In addition to Eating Healthy, Okinawans tend to follow the 80% rule, which they call “hara hachi bu.” This means that they stop eating when they feel 80% full, rather than 100% full. This prevents them from eating too many calories, which can lead to weight gain and chronic disease. Studies have also shown that eating slowly can reduce hunger and increase feelings of fullness.
Periodic fasting also appears to be beneficial for health, for example, Icarians are typically Greek Orthodox Christians, a religious group that has many periods of fasting for religious holidays throughout the year. Some of the Seventh-Day Adventist in Loma Linda only eat 2 meals a day having their biggest meal for breakfast and a lighter meal during the day, also cutting down calorie intake and less tax on the body.

Aside from diet, exercise is another extremely important factor in aging.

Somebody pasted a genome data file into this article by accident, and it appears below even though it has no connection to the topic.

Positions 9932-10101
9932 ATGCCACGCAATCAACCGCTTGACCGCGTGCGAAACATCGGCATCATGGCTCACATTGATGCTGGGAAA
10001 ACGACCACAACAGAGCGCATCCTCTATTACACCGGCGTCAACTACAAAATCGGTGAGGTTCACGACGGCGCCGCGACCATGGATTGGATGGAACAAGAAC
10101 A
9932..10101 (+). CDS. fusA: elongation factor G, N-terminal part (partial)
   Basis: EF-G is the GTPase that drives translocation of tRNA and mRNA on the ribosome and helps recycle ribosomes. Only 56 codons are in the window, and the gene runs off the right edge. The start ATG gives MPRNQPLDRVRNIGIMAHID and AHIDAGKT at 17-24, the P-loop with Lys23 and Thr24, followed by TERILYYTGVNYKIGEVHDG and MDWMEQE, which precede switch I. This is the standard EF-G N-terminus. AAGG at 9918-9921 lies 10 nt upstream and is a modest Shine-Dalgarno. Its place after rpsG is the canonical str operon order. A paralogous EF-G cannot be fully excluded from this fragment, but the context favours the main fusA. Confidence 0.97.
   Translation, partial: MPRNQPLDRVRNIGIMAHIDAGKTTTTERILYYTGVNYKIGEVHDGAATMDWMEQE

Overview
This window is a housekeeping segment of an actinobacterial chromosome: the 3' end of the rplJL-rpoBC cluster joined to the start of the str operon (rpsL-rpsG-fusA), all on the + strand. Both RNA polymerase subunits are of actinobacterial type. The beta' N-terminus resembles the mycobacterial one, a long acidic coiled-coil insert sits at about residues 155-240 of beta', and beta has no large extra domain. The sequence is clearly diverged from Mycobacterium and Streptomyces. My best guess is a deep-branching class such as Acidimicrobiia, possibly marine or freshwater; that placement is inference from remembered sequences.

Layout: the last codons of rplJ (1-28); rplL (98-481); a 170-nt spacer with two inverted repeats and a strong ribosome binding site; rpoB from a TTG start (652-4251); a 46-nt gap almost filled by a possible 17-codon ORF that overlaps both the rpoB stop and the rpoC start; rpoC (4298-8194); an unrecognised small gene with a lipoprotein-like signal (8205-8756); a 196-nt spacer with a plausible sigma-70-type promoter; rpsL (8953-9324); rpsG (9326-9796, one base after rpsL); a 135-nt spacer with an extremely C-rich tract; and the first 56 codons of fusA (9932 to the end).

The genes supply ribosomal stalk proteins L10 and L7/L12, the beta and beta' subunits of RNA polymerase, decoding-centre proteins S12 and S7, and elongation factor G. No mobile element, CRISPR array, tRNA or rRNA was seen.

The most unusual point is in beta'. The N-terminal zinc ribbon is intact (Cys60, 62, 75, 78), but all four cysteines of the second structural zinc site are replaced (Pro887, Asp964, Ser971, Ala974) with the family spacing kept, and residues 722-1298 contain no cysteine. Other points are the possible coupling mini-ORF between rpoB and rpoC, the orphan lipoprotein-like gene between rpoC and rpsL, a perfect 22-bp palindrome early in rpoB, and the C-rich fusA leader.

In the Blue Zones, people don't generally go to the gym for their daily exercise. Instead, it is built into their daily lifestyle habits through gardening, walking, cooking and other daily activities.
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A study of men in the Sardinian Zone found that their longer life was associated with raising farm animals, living on steeper slopes in the mountains and walking longer distances to work.

Other studies have shown the benefits of exercise in reducing the risk of cancer, heart disease and overall premature death.